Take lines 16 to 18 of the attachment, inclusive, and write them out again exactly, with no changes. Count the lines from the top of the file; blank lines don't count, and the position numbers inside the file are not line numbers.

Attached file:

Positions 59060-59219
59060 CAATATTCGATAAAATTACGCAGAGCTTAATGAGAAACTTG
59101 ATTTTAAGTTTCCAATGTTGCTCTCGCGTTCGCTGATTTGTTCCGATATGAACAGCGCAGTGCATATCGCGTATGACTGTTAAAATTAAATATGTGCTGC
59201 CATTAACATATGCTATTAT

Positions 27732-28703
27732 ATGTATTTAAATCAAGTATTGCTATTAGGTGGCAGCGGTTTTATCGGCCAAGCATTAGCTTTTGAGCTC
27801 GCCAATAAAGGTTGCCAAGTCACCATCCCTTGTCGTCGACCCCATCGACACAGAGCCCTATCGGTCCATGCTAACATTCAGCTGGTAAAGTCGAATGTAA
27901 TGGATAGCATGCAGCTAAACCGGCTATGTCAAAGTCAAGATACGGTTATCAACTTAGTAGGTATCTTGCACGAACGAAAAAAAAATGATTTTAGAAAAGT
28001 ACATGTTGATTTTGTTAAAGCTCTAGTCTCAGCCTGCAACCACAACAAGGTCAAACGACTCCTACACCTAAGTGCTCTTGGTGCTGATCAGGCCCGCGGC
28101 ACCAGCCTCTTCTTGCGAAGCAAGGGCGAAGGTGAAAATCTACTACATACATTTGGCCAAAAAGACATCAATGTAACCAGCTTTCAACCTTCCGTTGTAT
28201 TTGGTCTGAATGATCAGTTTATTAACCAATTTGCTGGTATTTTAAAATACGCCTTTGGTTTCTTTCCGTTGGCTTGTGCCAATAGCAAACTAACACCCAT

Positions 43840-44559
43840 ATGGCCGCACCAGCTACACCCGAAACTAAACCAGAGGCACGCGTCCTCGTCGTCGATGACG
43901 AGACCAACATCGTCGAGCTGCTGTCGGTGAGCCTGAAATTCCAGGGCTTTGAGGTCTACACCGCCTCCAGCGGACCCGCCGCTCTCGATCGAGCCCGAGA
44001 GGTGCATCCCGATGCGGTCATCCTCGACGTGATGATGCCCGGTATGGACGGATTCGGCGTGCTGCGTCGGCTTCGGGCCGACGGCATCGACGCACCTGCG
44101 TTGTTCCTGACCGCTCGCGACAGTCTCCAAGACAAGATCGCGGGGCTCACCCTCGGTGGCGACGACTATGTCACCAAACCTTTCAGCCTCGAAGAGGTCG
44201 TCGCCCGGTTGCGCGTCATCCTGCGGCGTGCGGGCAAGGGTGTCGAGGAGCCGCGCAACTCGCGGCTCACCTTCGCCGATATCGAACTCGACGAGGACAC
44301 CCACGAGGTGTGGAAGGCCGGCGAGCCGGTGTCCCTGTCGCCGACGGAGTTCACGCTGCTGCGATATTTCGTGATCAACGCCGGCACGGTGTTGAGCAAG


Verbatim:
44101 TTGTTCCTGACCGCTCGCGACAGTCTCCAAGACAAGATCGCGGGGCTCACCCTCGGTGGCGACGACTATGTCACCAAACCTTTCAGCCTCGAAGAGGTCG
44201 TCGCCCGGTTGCGCGTCATCCTGCGGCGTGCGGGCAAGGGTGTCGAGGAGCCGCGCAACTCGCGGCTCACCTTCGCCGATATCGAACTCGACGAGGACAC
44301 CCACGAGGTGTGGAAGGCCGGCGAGCCGGTGTCCCTGTCGCCGACGGAGTTCACGCTGCTGCGATATTTCGTGATCAACGCCGGCACGGTGTTGAGCAAG